I love your comments about home-cooked and from scratch foods. It is a goal I work toward--what am I buying already made that I could make myself. Tortillas and salad dressings need to be my next projects there. Home made is more delicious, more nutritious, and more satisfying to eat.

May 8, 2011 | Unregistered Commenterqueenann

i read a blog a while back ago that posted a recipe to microwave potato chips. all you do is thinly slice a russet potato- spray with olive oil and sprinkle some salt on top. then microwave for a few minutes-flipping potatoes halfway through. they need to be nuked until they start to turn golden brown. the look and taste just like a potato chip!

May 8, 2011 | Unregistered Commenteralli

I love, love, love your blog! Have I told you how much I love it? :-) I have 4 children so we do lots of fruit, cut up veggies, cheese, yogart and popcorn for snacks. I make the popcorn on the stove and now my kids tell all there friends about "homemade popcorn" and how good it is. I love that I can contoll how much oil, salt and butter go on it. You really need very little and it goes a long way. I think I spend more money on fresh fruit then anything eles. They love it and I love that they love to eat it. Thanks for all the great info. You are helping me and my family so much!

May 9, 2011 | Unregistered CommenterDora

I pop my own popcorn on the stove top and pour melted butter over it and then sprinkle a spice mixture of nutritional yeast, curry, dill, and a few others. It is out of this world!

May 9, 2011 | Unregistered CommenterHannah

What are your thoughts on Pirate's Booty and PopChips? My husband and 2 year old are major snackers and while a plate of carrots or popcorn might cut it for me, they doth protest greatly with much wailing and gnashing of teeth.

If I buy chips I usually only buy sunchips or baked chips, but even then it seems stupid and unhealthy. It seems like Costco has a variety of multigrain chip/snack offerings (like popchips). What are your thoughts on those?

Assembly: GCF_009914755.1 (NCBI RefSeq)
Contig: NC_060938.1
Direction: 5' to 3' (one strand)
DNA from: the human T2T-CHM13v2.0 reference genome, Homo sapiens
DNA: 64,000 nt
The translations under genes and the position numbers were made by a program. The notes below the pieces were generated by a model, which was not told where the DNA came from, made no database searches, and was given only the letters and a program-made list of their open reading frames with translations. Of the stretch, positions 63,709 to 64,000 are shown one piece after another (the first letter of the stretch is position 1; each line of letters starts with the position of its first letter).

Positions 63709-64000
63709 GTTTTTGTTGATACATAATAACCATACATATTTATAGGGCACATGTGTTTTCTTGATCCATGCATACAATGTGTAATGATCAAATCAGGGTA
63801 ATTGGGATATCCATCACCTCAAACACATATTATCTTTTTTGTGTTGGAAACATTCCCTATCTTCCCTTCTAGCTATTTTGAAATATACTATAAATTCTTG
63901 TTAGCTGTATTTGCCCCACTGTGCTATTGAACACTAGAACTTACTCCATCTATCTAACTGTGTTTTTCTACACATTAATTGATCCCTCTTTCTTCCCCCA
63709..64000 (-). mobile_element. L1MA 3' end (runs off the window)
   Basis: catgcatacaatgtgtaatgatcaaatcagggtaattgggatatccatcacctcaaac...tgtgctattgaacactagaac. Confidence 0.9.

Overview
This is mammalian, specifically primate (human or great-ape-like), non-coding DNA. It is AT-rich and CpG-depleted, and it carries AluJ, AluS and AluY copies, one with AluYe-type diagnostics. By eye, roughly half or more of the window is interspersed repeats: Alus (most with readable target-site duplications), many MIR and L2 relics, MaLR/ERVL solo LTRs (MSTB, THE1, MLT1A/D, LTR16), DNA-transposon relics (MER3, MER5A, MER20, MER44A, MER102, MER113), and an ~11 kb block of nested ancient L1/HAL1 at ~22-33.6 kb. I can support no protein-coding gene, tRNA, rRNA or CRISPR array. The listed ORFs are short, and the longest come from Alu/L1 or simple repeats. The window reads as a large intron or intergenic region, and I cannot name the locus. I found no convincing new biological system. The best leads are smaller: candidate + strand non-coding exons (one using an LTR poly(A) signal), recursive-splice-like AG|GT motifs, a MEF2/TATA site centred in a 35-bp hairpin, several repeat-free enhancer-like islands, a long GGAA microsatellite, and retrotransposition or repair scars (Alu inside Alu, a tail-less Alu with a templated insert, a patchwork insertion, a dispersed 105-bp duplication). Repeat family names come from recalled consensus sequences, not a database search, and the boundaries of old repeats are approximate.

May 9, 2011 | Unregistered CommenterKalli

Can anyone tell me how to make popcorn on the stove? What type of oil do you use? Does it taste better than popcorn popped in an air popper? I would so much appreciate any and all information on this subject, as it is the next "healthy change" I am planning on making in my family. Thank you - and I love this blog!

May 9, 2011 | Unregistered CommenterJen

We just started popping corn with coconut oil (over medium) on the stovetop. Add a little salt and it's very tasty.

May 9, 2011 | Unregistered CommenterDee

What kind of pan do you use and do you cover it with a lid? How much popcorn and how much oil? How long does it take? Thanks!

May 9, 2011 | Unregistered CommenterJen

Kalli, if you read the nutrition panel on the various chips you see they are really all the same—salty starch cooked in oil. The real creativity is in the "look" of the packaging. PopChips use a pressurized process that makes me think of the "gun" that makes the puffed breakfast cereals. Is it healthier? They haven't presented any information that it is.

Here is the bottom line on the salty chips: It isn't just that they're unhealthy, but people who develop a taste for processed snack foods, in my experience, lose their taste for natural whole foods. The person who craves chips, doesn't crave a green salad. Have you noticed this?